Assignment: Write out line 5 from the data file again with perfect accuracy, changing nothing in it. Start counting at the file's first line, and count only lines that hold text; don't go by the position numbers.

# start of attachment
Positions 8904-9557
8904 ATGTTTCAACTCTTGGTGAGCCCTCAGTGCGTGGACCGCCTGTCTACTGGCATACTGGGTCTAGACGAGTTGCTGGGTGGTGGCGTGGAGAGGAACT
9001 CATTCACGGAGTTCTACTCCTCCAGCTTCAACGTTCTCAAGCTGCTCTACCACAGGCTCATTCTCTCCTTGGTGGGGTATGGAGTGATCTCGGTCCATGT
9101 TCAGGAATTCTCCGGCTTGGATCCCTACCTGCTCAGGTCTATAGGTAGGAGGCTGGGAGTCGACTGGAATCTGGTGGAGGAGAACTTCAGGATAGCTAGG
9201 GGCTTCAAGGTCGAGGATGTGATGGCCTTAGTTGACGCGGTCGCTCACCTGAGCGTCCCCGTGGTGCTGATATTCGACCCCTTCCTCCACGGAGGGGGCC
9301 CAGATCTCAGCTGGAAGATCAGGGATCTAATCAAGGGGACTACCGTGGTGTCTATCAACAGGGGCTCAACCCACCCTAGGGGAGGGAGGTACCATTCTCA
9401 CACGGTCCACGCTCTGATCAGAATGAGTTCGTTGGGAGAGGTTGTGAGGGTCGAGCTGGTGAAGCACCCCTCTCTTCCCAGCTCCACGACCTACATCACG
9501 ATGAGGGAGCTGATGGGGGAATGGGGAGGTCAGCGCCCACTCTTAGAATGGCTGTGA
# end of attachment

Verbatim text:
9201 GGCTTCAAGGTCGAGGATGTGATGGCCTTAGTTGACGCGGTCGCTCACCTGAGCGTCCCCGTGGTGCTGATATTCGACCCCTTCCTCCACGGAGGGGGCC